*Includes their own quotes about their lives and work
*Includes online resources and a bibliography for further reading
*Includes a table of contents
It would be nearly impossible for someone to pack more action into 32 years than Bruce Lee, whose name remains practically synonymous with martial arts excellence and kung fu movies. He was undoubtedly the forerunner to martial arts stars who came in his wake, including Chuck Norris and Jackie Chan, a feat made all the more impressive by the fact that he grew up as a sickly child. His upbringing was simultaneously one of great privilege and hardship, which had a huge impact on his career down the road; even when he began to fill out his skinny frame, trouble on the streets created a whirlwind set of circumstances that all but required Lee to move to America before he was 20.
Despite being the most famous star of the genre and the man who almost singlehandedly popularized martial arts in the West, the films that helped make Lee a global icon were not even made in the United States but were instead shot and produced in Hong Kong, after which they received large-scale international distribution. Furthermore, for all of his fame, none of Bruce Lee’s movies are commonly regarded as masterpieces, and they have always been viewed more as popular entertainment than as significant artistic achievements. Some might be able to name the short list of movies in which he starred and may know that Enter the Dragon (1973) is his most iconic picture, but his movies were never among those considered for Academy Award nominations.
Bruce Lee was arguably the greatest martial artist who ever lived, but he’s also remembered today for being spiritual and philosophical. In addition to writing at length about those topics, Lee considered those elements essential to his physical fitness and training. In reference to a form of martial arts that came to bear his name, he explained, “Too much time is given to the development of skill and too little to the development of the individual for participation…[Jeet Kune Do] ultimately is not a matter of petty techniques but of highly developed spirituality and physique.”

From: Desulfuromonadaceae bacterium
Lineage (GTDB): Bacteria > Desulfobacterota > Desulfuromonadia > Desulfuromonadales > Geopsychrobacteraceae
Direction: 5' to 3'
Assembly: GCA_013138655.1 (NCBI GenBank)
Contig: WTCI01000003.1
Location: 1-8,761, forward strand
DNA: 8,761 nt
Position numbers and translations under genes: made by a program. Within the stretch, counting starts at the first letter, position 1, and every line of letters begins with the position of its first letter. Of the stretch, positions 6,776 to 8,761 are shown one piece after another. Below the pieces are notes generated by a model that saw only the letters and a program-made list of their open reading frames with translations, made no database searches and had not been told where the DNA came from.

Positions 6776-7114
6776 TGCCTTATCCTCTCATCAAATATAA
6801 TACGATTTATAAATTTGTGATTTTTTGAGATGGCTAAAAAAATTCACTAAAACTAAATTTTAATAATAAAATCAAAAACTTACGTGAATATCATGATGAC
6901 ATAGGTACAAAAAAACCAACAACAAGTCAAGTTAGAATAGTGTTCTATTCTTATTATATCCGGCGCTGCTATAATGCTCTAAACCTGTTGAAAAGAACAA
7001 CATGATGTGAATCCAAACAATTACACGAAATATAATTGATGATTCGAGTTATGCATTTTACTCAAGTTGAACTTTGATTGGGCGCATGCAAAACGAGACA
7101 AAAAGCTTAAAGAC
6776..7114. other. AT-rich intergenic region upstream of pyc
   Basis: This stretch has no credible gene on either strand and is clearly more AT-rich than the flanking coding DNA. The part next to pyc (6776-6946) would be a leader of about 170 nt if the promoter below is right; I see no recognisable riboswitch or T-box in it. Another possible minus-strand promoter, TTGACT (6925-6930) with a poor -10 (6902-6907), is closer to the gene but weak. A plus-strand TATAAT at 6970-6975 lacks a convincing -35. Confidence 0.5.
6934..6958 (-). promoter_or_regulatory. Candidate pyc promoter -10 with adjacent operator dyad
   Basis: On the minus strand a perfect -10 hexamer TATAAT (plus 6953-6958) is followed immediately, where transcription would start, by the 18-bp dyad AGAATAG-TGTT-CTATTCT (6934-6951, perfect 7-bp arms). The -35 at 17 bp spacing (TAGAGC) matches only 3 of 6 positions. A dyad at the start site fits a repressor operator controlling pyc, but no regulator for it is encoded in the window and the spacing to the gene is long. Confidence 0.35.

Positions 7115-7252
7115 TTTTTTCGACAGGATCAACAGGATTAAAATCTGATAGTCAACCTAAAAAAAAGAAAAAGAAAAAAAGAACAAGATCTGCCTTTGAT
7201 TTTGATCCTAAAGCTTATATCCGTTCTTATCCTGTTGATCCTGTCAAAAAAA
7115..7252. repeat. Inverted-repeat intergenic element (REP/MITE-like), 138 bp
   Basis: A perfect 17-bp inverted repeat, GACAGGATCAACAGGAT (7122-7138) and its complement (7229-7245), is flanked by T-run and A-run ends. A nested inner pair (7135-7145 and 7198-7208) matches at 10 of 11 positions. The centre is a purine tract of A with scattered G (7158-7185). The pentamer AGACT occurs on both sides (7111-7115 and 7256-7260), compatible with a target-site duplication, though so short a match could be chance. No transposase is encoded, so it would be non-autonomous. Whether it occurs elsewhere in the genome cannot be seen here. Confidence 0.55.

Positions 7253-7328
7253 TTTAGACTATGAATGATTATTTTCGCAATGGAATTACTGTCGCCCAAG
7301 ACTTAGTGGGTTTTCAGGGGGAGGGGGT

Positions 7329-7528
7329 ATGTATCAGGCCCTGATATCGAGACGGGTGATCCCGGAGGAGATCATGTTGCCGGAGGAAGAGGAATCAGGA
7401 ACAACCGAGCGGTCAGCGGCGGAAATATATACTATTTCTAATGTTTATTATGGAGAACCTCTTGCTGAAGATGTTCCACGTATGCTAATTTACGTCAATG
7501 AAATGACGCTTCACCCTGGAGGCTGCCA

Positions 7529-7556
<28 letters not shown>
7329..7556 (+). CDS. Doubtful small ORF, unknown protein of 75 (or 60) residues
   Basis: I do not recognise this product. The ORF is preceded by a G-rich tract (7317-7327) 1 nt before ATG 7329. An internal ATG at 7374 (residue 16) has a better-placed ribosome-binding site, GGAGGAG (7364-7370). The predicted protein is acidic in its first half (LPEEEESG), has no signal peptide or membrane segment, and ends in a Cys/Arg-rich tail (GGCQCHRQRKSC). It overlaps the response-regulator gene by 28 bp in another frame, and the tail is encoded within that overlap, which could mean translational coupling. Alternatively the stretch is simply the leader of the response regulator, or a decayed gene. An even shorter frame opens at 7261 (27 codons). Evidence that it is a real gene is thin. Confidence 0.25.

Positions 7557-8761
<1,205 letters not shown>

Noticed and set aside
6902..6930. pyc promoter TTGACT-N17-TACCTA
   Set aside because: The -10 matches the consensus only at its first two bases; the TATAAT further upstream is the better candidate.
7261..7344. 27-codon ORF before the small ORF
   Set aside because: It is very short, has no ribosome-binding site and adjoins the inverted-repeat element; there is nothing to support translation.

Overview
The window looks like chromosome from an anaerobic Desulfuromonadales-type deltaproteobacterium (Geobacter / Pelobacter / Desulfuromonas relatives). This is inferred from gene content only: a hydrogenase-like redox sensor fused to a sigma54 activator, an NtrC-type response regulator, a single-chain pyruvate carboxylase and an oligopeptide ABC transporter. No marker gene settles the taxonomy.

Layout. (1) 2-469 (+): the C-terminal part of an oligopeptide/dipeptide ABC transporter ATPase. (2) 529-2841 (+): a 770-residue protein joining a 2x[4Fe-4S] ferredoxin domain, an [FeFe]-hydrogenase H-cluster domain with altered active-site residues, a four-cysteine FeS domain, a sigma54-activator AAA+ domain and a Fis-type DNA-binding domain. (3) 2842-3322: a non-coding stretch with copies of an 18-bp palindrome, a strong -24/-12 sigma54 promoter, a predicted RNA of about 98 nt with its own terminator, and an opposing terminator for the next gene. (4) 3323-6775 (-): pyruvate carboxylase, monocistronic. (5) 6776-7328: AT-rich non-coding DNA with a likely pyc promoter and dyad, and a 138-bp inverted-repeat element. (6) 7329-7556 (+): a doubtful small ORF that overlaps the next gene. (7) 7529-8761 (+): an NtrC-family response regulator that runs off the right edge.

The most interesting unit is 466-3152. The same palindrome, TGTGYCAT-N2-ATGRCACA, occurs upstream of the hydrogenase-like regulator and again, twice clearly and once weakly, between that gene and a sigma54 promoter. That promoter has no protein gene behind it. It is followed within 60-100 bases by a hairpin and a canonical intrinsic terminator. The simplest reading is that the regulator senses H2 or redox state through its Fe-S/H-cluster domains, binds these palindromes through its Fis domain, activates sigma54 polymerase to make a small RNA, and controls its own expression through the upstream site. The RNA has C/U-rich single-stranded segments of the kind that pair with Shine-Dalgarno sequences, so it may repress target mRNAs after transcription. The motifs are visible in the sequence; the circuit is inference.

It is not uncommon for a culture to create intricate mythologies around its combat arts champions, but those celebrity fighters who have produced enough tangible accomplishments to merit such adulation are generally limited to a few in each generation. In the second half of the 20th century, boxer Muhammad Ali commanded such reverence, and in the martial arts, two stars have primarily reestablished the entire combat genre for the international movie-going population. In terms of raw popularity, Chuck Norris represents the West.
In contrast to Lee’s fame, which emerged from a Chinese version of martial arts entertainment laced with tinges of the superhuman, Chuck Norris was karate’s verismo artist, with his characters based on the realities of actual tournament and military experiences. His films capitalized upon the preexisting model of the American international male persona, both as it was and as he and the studios believed that it should be. In this way, Norris followed in the footsteps of Gary Cooper and John Wayne, with the addition of martial arts as a spur to the action. Critics have derided the quality of his acting from the onset of his career, but Norris has always maintained that his interest in acting was for the messages he intended for viewers, and he has never expressed a moment’s care for the pundits. A master of the paramilitary underdog and lone law enforcement officer film, his career would come to an apex with the television series Walker, Texas Ranger, a household name among viewers for nearly a decade and one that rivaled such classics as Gunsmoke and Bonanza.
Along with pictures of important people, places, and events, you will learn about Bruce Lee and Chuck Norris like never before.
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